How Marty Millspaugh Reinvented The Inner Harbor
On the eve of last week's reveal of the Inner Harbor's latest master plan, we were visiting with the man who more than 50 years ago began the dramatic and wildly successful reinvention of the CBD and Inner Harbor into a global model of what to do with waterfront cities. Here's how.
We snapped Marty Millspaugh in his home, where a painting of Baltimore Harbor in its industrial heyday hangs above the couch. After graduating from the Gilman School in Roland Park, he volunteered for the Army and was sent to Fort Dix. The friend ahead of him in line for the train to join the infantry turned out to be the last head needed, and so Marty stayed behind. (That soldier was killed among the ski troops in Italy.) Instead, Marty joined the Air Force and lived in a tent with the ground crew on the Marianas' Tinian Island, from which the atom bomb took off. He's lucky enough, he says, never to have heard a shot fired in anger.
Upon his return, he went to Princeton's Woodrow Wilson School of Public & International Affairs to study social and political ideas. His thesis (by recommendation of the editor of Public Opinion Quarterly) was 10,000 words on the definition of news, for which he interviewed plenty of newspaper editors. That led to a search for reporting jobs. His first offer came from Virginia's Farmville Gazette. Instead, he joined the Richmond News Leader, narrowly missing the opportunity to cover the Farmville schools taking the lead in the revolt against Brown v. Board of Education. (Above, a picture of Marty's dog Pavlov to lighten the mood.)
Eventually, Marty and his wife Meredith decided to return to Baltimore, where he worked at the Evening Sun, taking over the beat of famed reporter William Manchester, who like his mentor H.L. Mencken was interested in medicine. So, Marty covered the City's use of health code violations ($100 fine/day for each violation) to drive out absentee landlords. Those stories led him to cover development pioneer Jim Rouse, then chairman of Eisenhower's Housing Advisory Committee and author of its report on urban renewal, which led to the Housing Act of 1954 and the creation of HUD. All of a sudden an expert on such matters, Marty passed on an offer to be Dick Steiner's public information officer for the US Urban Renewal Administration but acquiesced to a second offer in 1957 to become its assistant commissioner, based in DC. In that position, he says, he was high enough to be involved in policy "but not high enough to be shot at."
In 1960, it was time once again to return to Baltimore, where the Millspaughs lived for a short while on a Bolton Hill alley where they got the City to erect a sign labeled Lovely Lane that still stands today. But soon they moved to the old mill houses in Rockland. Marty took the job as deputy GM of the Charles Center Management Office, supervising the renewal of the mostly empty Charles Center parcels in the heart of the city. He reported to committee head Jeff Miller (former head of Hecht's), who Marty says took that famous $1/year salary so he could feel free to scream and holler to get the job done.
Within just three years, three buildings were done and six under construction or committed. The key, Marty says, is that his organization was a non-profit. By contract, the profits went to the City. In other words, the City was able to act like a private corporation. Pent-up demand for office and the fact that local companies were expanding also helped. In fact, the first spec building there didn't go up until Manekin built Charles Center South at 36 Charles St (above) in 1985.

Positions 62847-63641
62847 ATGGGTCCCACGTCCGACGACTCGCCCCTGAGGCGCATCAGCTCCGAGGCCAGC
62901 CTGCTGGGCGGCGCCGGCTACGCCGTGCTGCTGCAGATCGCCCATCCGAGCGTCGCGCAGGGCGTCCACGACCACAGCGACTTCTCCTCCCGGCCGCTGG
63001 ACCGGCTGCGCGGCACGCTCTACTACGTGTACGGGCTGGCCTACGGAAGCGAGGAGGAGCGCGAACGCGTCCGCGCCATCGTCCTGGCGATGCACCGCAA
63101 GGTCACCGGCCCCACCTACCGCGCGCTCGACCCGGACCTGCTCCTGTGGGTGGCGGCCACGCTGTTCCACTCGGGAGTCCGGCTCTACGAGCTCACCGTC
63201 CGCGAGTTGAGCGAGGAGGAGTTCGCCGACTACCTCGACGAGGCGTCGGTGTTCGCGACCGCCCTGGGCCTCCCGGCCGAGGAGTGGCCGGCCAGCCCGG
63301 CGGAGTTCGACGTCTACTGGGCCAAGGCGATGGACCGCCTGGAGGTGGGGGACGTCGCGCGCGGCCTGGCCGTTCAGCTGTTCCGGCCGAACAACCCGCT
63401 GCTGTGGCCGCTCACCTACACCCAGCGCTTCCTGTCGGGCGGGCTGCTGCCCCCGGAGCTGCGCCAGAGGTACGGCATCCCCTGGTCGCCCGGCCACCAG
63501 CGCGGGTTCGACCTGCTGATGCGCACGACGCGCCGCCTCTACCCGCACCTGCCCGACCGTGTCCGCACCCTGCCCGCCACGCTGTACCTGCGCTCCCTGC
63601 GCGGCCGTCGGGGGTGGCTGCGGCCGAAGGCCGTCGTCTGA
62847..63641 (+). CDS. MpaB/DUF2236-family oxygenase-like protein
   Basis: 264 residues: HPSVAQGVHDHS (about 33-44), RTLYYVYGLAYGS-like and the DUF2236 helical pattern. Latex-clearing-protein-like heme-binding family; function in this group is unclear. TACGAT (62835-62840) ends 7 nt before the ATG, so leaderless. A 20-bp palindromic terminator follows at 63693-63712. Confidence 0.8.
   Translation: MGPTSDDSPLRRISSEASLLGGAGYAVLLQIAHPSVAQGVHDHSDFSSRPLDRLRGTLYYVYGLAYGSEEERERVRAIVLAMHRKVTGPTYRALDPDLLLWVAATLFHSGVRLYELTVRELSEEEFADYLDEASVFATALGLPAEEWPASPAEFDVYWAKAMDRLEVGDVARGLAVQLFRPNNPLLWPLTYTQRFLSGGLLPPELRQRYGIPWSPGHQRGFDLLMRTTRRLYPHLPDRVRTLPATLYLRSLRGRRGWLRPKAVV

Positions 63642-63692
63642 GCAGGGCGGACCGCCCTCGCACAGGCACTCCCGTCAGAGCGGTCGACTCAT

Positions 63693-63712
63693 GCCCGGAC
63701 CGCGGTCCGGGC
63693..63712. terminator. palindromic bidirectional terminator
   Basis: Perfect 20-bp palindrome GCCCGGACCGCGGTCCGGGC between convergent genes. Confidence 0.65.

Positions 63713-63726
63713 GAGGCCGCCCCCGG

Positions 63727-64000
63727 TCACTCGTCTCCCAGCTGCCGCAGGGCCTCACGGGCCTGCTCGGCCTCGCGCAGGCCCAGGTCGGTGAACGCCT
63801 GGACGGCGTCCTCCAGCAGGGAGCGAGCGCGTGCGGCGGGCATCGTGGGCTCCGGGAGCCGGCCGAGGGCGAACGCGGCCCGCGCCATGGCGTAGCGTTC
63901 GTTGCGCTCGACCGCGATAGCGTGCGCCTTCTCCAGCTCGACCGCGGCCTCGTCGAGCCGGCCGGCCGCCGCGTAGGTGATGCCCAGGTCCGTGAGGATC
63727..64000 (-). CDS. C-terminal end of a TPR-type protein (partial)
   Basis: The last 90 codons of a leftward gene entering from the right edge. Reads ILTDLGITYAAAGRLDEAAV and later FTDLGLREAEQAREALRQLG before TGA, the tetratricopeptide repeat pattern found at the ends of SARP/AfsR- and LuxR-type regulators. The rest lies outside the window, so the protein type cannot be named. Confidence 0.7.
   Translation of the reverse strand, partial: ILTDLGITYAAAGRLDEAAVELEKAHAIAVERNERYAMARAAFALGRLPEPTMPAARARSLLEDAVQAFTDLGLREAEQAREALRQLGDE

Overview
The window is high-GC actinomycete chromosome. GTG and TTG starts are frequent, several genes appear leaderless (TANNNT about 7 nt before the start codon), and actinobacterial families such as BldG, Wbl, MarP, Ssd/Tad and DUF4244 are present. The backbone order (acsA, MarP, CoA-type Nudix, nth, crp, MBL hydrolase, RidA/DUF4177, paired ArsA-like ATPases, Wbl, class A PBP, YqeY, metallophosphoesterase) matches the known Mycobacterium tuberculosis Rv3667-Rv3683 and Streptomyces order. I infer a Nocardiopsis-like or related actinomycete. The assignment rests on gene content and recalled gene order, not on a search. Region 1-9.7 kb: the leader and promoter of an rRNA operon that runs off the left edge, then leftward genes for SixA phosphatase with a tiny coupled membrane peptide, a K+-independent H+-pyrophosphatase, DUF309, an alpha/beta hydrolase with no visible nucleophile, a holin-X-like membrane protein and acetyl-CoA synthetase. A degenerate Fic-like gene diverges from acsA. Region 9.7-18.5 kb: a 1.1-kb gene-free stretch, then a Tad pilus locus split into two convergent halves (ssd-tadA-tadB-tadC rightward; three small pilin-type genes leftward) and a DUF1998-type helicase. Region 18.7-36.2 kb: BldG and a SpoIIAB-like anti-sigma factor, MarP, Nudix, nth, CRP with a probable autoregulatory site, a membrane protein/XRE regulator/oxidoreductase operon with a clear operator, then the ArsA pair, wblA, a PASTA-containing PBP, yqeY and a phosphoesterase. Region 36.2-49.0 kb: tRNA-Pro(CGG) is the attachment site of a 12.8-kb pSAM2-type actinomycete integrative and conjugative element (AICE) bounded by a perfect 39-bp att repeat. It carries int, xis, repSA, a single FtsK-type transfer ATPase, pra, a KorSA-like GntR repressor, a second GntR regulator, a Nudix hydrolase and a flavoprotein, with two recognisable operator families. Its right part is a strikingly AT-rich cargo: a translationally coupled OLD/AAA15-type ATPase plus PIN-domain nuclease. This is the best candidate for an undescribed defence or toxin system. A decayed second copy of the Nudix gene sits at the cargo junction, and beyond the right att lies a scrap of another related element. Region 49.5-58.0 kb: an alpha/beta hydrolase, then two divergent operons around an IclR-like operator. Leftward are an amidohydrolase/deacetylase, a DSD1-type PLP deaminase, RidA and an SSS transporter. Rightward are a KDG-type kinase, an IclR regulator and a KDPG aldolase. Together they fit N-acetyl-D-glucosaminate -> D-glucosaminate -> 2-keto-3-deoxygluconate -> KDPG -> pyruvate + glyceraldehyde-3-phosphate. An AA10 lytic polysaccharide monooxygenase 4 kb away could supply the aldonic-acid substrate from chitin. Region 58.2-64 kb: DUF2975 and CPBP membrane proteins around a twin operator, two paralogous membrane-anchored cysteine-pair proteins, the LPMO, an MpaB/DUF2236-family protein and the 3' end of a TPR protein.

By 1963, Ted McKeldin had returned as mayor and declared the Charles Center project proof that the City could do much more, so he pushed for Marty and Jeff to concentrate next on the Inner Harbor. That's when Jeff stepped back from daily administration (though he'd stay on to help "get doors open") and handed the reigns to Marty. They formed Charles Center-Inner Harbor Management, with Marty as president and CEO. He convinced eight tall ships to dock in the Inner Harbor for the country's bicentennial, and Baltimore's ethnic groups started holding festivals there. And by 1981, Marty's org had brought in the USS Constellation (above), National Aquarium, Maryland Science Center, Convention Center, and Hyatt Regency (Downtown's first new hotel in 20 years).
Meanwhile, Marty recruited Jim Rouse, who was finding success with Boston's Faneuil Hall, to build Harborplace. And thus the Inner Harbor completed its transformation from a deserted industrial waterfront to a $1B tourism industry. Former Deputy Mayor Andy Frank, now at Johns Hopkins, later said the 1960 to 1990 redo of those 300 acres at Charles Center and the Inner Harbor created 50,000 new jobs and $60M in new tax revenue. The work also won 50 national and international awards for design and development. Above, we snapped Marty's home office, where he's organizing the last of his archives to complete his donation to Johns Hopkins and is writing a book about the Baltimore Renaissance.
But Marty didn't stop in Baltimore. Their work there done, he and Jim hit the road with Enterprise International Development, a consultant-developer that traveled the world dispensing advice learned in Baltimore for place-making at abandoned ports. Above: a map of all the places outside the US Marty has traveled. He says the company was seriously involved in 30 cities, from Rotterdam and Sydney to Budapest and Belfast, all documented in his documentary, Global Harbors.